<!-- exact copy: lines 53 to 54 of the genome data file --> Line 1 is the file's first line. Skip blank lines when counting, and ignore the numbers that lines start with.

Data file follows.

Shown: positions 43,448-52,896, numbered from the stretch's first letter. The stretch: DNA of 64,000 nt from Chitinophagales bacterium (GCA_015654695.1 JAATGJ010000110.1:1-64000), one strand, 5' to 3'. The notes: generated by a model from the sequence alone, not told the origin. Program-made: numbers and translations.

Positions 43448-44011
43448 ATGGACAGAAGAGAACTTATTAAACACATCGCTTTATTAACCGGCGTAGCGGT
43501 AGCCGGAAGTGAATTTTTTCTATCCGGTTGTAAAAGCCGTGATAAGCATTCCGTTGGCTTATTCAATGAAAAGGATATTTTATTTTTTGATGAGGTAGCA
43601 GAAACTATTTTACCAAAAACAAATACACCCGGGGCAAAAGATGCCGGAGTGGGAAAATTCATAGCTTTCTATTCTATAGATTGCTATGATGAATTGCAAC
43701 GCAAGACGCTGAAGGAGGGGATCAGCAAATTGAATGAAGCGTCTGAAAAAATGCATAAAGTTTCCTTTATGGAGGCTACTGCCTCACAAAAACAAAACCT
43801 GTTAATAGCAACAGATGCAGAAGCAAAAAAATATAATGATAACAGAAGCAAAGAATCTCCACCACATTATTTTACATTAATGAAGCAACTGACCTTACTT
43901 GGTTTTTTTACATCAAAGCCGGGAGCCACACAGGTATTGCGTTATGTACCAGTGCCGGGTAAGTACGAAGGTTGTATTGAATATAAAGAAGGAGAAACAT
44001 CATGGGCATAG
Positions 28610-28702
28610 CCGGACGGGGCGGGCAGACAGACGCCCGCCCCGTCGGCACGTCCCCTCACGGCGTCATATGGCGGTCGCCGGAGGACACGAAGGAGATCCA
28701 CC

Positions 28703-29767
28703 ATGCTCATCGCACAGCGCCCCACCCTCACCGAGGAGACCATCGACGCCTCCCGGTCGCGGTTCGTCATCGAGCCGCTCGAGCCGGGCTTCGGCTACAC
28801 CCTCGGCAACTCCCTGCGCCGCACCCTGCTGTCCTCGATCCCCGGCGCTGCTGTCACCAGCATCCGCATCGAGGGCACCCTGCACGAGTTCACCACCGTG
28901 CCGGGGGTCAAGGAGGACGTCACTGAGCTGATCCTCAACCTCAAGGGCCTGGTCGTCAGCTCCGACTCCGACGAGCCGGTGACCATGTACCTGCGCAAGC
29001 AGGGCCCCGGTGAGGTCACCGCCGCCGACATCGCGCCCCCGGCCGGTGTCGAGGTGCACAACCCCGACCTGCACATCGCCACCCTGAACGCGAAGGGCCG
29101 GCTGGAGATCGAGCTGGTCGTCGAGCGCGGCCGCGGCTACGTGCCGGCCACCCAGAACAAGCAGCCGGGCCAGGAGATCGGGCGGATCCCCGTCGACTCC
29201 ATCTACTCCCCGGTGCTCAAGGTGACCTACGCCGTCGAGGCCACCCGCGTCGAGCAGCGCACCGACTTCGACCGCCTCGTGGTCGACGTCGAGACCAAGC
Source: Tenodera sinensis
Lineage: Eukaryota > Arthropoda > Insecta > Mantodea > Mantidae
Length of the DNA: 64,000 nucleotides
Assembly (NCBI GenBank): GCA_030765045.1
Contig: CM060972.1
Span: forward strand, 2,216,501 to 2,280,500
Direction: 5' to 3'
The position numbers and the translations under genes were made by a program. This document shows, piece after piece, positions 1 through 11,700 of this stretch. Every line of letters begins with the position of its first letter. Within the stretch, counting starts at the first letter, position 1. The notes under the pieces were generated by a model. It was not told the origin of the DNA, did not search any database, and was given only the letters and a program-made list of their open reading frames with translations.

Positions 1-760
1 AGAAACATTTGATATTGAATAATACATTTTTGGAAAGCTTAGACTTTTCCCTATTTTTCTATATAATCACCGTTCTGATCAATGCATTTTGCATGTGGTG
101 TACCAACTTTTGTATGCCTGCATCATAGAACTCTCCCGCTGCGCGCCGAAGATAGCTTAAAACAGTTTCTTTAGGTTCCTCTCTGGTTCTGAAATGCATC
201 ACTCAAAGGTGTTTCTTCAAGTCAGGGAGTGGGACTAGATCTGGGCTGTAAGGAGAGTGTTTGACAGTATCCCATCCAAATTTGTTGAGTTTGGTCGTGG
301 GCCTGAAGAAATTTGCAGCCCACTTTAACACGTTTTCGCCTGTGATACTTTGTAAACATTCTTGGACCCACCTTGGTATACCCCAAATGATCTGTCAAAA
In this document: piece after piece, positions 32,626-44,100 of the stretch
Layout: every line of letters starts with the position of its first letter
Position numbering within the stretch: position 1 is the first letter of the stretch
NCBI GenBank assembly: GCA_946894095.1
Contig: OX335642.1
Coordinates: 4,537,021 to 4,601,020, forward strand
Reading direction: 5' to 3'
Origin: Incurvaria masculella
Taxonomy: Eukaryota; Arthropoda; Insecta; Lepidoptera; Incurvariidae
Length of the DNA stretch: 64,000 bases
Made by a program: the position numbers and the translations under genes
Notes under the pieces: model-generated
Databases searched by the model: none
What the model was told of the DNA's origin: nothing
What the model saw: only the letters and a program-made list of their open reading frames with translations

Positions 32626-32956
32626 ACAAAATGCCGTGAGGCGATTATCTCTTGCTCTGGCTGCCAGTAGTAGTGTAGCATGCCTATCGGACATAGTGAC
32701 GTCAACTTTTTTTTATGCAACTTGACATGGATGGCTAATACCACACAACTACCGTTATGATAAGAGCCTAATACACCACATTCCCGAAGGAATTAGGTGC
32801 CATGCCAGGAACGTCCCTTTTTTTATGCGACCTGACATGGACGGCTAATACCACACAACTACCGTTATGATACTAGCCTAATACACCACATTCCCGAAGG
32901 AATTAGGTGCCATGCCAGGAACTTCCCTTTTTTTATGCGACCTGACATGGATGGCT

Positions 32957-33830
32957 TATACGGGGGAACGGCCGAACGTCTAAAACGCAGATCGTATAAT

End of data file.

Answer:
Positions 32957-33830
32957 TATACGGGGGAACGGCCGAACGTCTAAAACGCAGATCGTATAAT